Talanoa Dialogue the Caribbean way

Amplifying Caribbean voices in the push for more urgent climate action ahead of the next climate summit, COP24 in Katowice, Poland, is at the heart of an initiative by Panos, a Caribbean environmental NGO, and Climate Analytics. The initiative, Caribbean Talanoa Dialogue, gathers inputs from the region’s concerned organisations – government agencies, civil society and faith-based organisations, trade unions, community groups, scientific institutions, private sector groupings – in answer to these questions: Where are we in our response to climate change? Where do we want (and need) to go? How do we get there? The deadline for inputs is March 31.

Date2018, March 23
©Rueanna Haynes
 

Climate Analytics and Panos will summarise the responses to prepare a formal submission to the Talanoa Dialogue – a process devised by Fiji at the last climate summit COP23.

The information about how to participate in the initiative can be found here.

The outcomes of the Talanoa Dialogue must ultimately lead to a significant increase in emissions reductions by all countries before 2020 to put us on track to limit the global temperature increase to 1.5°C. As the world is already heading towards more than 3°C temperature rise with current policies, the effective organisation and outcomes of the Talanoa Dialogue – including inputs from a broad range of actors – will play a crucial role in driving climate action globally.

Small island states, including those in the Caribbean region are very vulnerable to climate impacts and have always been at the forefront of the push for urgent climate action, which resulted the inclusion of the 1.5°C temperature limit in the Paris Agreement, among other important elements.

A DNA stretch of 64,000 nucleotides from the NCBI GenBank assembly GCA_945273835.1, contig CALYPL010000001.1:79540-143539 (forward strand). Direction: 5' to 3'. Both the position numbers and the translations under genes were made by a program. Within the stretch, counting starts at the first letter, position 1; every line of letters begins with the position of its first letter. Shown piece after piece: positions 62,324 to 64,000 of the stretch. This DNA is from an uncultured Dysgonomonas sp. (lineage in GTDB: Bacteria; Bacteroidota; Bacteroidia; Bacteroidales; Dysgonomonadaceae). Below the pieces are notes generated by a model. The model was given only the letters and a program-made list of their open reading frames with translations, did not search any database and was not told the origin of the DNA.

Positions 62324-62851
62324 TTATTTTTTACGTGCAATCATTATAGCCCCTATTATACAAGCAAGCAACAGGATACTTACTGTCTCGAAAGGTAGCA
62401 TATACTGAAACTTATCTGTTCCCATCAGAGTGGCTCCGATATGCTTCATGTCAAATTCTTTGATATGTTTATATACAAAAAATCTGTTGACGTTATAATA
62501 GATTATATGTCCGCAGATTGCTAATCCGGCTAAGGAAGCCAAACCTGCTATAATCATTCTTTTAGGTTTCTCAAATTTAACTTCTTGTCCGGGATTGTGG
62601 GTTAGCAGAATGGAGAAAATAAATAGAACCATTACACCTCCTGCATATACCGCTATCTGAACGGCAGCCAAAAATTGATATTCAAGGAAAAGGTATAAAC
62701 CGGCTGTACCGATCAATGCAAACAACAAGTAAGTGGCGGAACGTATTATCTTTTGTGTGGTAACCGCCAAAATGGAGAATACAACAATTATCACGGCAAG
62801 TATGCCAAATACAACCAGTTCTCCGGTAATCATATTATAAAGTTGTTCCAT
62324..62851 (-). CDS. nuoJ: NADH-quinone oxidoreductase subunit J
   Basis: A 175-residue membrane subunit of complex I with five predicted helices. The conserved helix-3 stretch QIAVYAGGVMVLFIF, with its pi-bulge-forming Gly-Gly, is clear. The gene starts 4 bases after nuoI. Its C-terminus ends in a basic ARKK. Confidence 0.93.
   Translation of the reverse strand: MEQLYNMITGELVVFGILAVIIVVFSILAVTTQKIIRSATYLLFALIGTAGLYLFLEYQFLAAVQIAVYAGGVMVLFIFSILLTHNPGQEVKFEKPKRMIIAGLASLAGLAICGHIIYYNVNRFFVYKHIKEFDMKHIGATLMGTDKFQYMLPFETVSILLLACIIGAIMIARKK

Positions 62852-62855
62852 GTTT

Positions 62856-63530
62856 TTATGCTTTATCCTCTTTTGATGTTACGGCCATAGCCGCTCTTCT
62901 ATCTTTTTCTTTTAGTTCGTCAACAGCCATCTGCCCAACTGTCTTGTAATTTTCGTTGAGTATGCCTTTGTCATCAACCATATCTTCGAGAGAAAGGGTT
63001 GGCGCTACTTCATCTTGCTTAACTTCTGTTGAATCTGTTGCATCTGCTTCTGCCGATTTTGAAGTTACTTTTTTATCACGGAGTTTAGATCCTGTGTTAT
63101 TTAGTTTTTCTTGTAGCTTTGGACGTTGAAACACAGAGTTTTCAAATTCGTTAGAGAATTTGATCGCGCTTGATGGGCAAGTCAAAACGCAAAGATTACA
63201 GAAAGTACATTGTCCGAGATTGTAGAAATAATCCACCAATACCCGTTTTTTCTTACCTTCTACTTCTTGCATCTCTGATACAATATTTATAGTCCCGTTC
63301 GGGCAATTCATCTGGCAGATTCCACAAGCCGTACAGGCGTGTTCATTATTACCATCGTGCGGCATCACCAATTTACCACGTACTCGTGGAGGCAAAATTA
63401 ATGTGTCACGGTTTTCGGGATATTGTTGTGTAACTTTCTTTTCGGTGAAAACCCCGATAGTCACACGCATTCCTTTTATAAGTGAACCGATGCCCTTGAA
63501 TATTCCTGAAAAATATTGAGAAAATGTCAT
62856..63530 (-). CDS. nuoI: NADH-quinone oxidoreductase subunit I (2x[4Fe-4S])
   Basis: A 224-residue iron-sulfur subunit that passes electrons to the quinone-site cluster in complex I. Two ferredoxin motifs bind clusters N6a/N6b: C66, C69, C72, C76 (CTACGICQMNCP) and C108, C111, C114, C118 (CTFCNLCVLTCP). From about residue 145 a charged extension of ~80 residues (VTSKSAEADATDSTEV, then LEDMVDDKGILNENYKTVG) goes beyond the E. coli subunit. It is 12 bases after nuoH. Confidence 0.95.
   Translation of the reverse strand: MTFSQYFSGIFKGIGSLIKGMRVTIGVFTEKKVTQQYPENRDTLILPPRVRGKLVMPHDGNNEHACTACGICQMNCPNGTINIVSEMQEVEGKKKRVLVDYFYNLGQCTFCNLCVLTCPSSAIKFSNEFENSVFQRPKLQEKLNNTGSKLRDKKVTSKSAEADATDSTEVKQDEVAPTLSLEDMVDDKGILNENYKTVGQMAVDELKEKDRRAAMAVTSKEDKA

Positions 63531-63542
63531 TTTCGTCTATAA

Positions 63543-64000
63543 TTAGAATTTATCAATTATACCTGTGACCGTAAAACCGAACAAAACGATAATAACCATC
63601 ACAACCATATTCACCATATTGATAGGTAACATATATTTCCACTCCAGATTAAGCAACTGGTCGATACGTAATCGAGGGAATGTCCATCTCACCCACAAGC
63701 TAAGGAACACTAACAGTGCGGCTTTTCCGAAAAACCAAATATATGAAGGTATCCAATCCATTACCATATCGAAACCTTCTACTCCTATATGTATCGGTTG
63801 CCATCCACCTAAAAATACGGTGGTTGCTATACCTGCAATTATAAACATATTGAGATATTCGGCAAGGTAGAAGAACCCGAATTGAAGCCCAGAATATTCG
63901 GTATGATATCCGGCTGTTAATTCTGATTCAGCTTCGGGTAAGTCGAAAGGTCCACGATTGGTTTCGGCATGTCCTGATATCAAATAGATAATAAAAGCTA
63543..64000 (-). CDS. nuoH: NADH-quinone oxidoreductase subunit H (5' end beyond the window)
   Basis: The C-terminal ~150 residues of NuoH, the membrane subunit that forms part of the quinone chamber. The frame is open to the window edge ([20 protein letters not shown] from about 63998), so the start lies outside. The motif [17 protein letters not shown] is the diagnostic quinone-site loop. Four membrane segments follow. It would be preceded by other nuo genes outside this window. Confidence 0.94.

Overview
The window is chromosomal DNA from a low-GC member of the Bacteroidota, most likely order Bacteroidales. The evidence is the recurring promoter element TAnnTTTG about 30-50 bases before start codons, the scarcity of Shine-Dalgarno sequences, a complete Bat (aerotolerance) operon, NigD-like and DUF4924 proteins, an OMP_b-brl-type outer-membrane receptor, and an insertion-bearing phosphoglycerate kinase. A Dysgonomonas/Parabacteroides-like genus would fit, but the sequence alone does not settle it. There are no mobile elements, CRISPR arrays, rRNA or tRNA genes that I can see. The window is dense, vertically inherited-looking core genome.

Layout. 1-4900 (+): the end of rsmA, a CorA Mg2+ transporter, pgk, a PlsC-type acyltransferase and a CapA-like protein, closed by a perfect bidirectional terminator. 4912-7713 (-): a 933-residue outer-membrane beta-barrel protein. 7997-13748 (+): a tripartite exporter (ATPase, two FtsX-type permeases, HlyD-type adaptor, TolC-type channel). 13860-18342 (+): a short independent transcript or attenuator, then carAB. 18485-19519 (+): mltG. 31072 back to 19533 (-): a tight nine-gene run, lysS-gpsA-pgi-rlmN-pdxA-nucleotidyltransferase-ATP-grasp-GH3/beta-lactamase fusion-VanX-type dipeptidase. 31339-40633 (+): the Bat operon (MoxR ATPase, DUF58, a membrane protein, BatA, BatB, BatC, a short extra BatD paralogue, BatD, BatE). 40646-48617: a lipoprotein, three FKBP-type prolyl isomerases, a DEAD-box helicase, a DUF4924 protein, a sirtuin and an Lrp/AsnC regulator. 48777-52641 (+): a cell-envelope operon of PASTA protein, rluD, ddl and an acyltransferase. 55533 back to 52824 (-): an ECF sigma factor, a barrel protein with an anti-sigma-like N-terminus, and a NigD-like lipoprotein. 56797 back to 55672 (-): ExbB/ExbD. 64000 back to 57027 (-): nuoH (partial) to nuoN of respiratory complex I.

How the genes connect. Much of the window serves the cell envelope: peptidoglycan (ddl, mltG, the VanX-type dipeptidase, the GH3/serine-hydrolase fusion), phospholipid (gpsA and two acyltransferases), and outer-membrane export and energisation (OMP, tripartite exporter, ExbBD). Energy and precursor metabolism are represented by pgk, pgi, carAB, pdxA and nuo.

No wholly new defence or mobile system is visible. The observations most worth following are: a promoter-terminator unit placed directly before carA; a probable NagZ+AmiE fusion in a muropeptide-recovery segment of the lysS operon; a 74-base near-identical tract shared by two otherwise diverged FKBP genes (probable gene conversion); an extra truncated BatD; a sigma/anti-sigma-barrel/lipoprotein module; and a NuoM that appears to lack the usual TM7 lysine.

As part of a broader project designed to keep momentum going in the region in support of ambitious climate change action, we organised an event “Closing the Ambition Gap – Perspectives on Regional Coalition Building to Address Climate Change – A panel discussion” on 27 February in Haiti. The event was an opportunity to discuss how the Caribbean region could increase its voice in global negotiations for more ambitious climate actions, develop strategies for regional coordination between sectors, and position the region to take full advantage of advocacy opportunities, including increased participation of civil society in climate change discussions.

The event brought together representatives of government, regional institutions, the scientific community, the media and civil society:

  • Mr. Vance W. Amory, Chief Minister of Nevis and Minister of Labour, Social Security and Ecclesiastical Affairs of St Kitts and Nevis;
  • Dr. Adelle Thomas, Senior Research Associate for the Caribbean at Climate Analytics;
  • Mr. Raoul Vital, Environmental Officer at the Ministry of the Environment of Haiti;
  • Dr. Michèle Pierre-Louis, President of the Knowledge and Freedom Foundation (FOKAL) and former Prime Minister of Haiti;
  • Mr. Christin Calixte, representative of the Civil Society Platform on Climate Change (PSC-CC);
  • Ms. Rueanna Haynes, Legal Advisor, Climate Analytics; and
  • Dr. Didacus Jules, Director General of the Organization of Eastern Caribbean States (OECS).

Mr. Jean-Claude Louis, Coordinator of Panos Caraïbes, Haiti, moderated the panel.